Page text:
Seniors can find support through 211 and other local organizations
The first instinct many people have during a crisis is to step up and help those in need.
This is not an easy thing when social distancing and self-isolation rules are being practiced in order to keep people safe and stop the spread of COVID-19. However, there are resources in place both locally and provincially that can help people connect with services being offered in Pictou County.
A great tool that people can use is 211 Nova Scotia.
Residents are able to call 211 – a free, confidential information and referral service that can connect people to thousands of programs and services within their local area. It is available throughout the province – 24 hours a day, 365 days a year – by dialing “2-1-1” to speak to a helpful staff member, by searching the easy-to-use online database at www.ns.211.ca or texting 211.
This service is different from 811, which is also a free, provincial referral service, but it is for health-related matters. When someone calls 811, one of its registered nurses will give advice, offer information, and provide reassurance concerning all kinds of general health issues and questions. During the COVID-19 crisis, residents are encouraged to call 811 if they believe they are experiencing symptoms of the virus. 911 continues to be used for emergency and life-threatening situations.
Dian Day, regional coordinator for Community Links, said 211 is a good resource because it has information on a wide range of services and topics. If they don’t have the answer, they are able to connect you with someone in Pictou County who can help answer it.
Day explained that the service provided by 211 is available to anyone but may be especially helpful to seniors. 211 can help familiarize seniors with the services available to them when their normal routines are disrupted.
“It’s true that there are isolated seniors and for those folks in isolation is always a problem and people deal with it on a daily basis and this makes it more challenging,” she said. “But there are also seniors who are very active in their communities who thrive on that and it is what holds them together and those folks will be vulnerable and can’t do normal activities.”
However, she added, Pictou County is very fortunate to have several additional local services available for seniors. If 211 doesn’t have an answer for someone who calls, it will put them in touch with herself, Mary MacLellan with Seniors Outreach, or Barb Dewtie with Pictou County Seniors Safety.
Between these three organization, she is confident all the bases are being covered in getting seniors the information they need, not only on a normal day, but during a pandemic.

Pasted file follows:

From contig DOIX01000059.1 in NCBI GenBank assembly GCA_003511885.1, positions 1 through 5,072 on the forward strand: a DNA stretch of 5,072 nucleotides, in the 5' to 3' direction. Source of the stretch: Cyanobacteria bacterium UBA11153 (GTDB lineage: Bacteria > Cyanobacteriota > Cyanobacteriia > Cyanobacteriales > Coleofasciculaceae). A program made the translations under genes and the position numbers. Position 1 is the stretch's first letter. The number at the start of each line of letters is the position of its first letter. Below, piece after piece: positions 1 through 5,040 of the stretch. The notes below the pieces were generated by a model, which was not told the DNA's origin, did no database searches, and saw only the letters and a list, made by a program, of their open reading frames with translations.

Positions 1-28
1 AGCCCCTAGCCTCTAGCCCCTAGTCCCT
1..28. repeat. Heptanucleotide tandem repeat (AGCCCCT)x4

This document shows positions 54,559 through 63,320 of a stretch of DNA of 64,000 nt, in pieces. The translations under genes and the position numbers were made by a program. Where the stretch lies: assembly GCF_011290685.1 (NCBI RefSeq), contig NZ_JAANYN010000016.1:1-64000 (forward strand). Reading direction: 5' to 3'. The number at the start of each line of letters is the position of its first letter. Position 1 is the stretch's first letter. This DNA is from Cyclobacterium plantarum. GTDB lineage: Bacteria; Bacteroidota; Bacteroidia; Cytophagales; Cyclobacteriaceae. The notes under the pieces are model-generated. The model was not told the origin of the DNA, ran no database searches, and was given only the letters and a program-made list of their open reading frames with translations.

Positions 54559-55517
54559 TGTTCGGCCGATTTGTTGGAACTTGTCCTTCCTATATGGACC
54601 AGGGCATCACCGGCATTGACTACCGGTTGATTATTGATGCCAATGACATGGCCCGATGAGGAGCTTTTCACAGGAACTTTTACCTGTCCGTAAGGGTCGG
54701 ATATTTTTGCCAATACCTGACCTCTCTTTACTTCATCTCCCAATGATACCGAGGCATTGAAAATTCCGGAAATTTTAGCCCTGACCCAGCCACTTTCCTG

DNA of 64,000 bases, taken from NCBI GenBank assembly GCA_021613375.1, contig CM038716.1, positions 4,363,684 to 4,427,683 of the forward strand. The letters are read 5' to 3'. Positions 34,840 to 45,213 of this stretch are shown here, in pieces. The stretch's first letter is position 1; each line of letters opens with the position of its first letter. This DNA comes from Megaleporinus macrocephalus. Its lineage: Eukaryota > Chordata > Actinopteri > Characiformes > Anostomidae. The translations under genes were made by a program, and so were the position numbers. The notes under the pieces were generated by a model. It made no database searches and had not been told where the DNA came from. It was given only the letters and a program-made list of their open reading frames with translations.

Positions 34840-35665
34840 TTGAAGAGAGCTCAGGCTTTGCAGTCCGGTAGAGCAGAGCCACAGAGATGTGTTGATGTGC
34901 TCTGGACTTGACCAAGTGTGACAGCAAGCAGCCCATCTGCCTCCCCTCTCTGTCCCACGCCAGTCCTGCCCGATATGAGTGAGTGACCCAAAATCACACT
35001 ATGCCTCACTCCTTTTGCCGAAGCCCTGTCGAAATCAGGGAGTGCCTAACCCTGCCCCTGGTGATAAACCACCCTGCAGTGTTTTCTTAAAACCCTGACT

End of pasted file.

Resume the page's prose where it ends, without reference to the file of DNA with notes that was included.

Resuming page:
Regarding Community Links, it was recently given some emergency funding to help support those trying to get services to older adults.
“Our target is vulnerable adults and those facing long periods of isolation who used to rely on services in the community,” Day said. “There are lots of people who are already mobilizing to get service to those people. We are supporting organizations who are supporting people."
Existing community groups or volunteer groups (fire stations, ladies' auxiliaries, women’s institutes, neighbourhood groups, local meals on wheels programs, etc.), are eligible to apply. Funds may pay for things like hand sanitizer for volunteers, gas money for meal or prescription delivery, for just a few examples. The money is being administered from Community Links central office to be distributed throughout the province.
Mary MacLellan with Pictou County Seniors Outreach said she has been checking in with local municipal councillors as well as other seniors in communities to make sure they are handling the current situation well.
“We are all trying to work together and do the best we can,” she said. “What I know, I am trying to tell them.”
Pictou County’s Senior Safety Coordinator Barb Smith works closely with Pictou County Seniors Outreach to make sure seniors are getting to appointments, errands run, items picked up, and bills paid.
“I had a senior man call today and he wanted me to book him an appointment for blood work. This morning I took a senior to the bank and paid a bill for another senior. Then I went to the Superstore and picked up two small orders,” she said. “I think at this point more of our calls are about wellness. People are scared, anxiety is high, and they don’t know what they can do and what stores are open.”
The Senior Safety Program also received provincial funding to help vulnerable people in need and it will be reaching out to local councillors to find out who might be willing to volunteer to help others in their communities.
For more information on any of these services contact:
211.ca or call 211 Community Links – Dian Day, 485-6888 Seniors Outreach – Mary MacLellan - 902-755-1123 Pictou County Seniors Safety Coordinator Barb Smith - 902-755-2886